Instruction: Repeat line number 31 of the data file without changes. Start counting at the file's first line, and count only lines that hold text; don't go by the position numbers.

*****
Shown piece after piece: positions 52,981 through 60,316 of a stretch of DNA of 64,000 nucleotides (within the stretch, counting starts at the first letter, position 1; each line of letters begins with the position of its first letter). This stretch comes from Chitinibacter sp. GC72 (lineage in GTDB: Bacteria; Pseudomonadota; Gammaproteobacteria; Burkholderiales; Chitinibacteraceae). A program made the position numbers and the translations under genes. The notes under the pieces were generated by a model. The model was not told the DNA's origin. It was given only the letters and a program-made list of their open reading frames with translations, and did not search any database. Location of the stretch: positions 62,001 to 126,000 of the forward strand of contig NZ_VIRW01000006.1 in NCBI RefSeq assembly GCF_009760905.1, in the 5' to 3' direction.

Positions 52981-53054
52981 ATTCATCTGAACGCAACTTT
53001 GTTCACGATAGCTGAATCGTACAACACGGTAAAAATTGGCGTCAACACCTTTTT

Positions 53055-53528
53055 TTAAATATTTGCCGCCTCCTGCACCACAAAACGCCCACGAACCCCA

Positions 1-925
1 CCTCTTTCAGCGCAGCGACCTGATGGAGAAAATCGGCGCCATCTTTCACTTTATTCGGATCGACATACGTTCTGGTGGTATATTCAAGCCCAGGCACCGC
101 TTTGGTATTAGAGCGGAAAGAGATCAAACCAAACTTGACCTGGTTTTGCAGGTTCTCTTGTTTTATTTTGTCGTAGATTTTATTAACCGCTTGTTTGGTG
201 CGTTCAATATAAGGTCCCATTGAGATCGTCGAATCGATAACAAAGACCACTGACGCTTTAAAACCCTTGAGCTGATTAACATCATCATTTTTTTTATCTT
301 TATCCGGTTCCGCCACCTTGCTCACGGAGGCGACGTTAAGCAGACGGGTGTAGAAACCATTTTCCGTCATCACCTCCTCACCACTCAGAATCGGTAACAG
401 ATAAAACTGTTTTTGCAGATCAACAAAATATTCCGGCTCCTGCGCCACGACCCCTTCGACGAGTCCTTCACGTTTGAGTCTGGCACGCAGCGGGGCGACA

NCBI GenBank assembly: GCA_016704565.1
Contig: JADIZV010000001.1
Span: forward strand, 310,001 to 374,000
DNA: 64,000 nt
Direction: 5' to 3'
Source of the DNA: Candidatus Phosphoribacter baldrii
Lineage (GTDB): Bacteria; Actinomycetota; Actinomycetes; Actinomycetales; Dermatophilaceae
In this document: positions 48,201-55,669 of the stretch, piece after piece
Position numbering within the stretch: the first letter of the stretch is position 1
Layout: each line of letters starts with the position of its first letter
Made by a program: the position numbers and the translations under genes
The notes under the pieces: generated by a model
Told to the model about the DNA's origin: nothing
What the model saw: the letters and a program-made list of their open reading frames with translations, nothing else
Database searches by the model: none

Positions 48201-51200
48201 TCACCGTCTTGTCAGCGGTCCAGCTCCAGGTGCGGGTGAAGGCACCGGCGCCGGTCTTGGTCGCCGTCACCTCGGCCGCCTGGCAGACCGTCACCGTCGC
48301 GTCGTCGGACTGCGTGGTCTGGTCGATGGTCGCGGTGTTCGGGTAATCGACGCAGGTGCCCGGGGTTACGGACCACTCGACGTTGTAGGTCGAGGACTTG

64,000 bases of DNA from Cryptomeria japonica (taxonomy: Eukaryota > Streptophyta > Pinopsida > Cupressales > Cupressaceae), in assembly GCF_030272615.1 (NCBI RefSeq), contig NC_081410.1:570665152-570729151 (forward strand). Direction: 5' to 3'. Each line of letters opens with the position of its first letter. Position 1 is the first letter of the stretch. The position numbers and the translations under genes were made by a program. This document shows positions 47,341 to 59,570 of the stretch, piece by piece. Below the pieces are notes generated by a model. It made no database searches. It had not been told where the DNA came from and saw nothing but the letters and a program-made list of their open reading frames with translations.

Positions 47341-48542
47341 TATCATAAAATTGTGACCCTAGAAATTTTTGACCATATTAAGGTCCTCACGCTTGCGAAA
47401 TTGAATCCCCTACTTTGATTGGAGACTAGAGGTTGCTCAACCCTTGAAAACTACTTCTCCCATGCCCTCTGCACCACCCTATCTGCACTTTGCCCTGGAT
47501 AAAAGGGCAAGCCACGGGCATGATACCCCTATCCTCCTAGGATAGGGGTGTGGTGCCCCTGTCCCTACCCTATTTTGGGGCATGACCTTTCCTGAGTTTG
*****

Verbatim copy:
64,000 bases of DNA from Cryptomeria japonica (taxonomy: Eukaryota > Streptophyta > Pinopsida > Cupressales > Cupressaceae), in assembly GCF_030272615.1 (NCBI RefSeq), contig NC_081410.1:570665152-570729151 (forward strand). Direction: 5' to 3'. Each line of letters opens with the position of its first letter. Position 1 is the first letter of the stretch. The position numbers and the translations under genes were made by a program. This document shows positions 47,341 to 59,570 of the stretch, piece by piece. Below the pieces are notes generated by a model. It made no database searches. It had not been told where the DNA came from and saw nothing but the letters and a program-made list of their open reading frames with translations.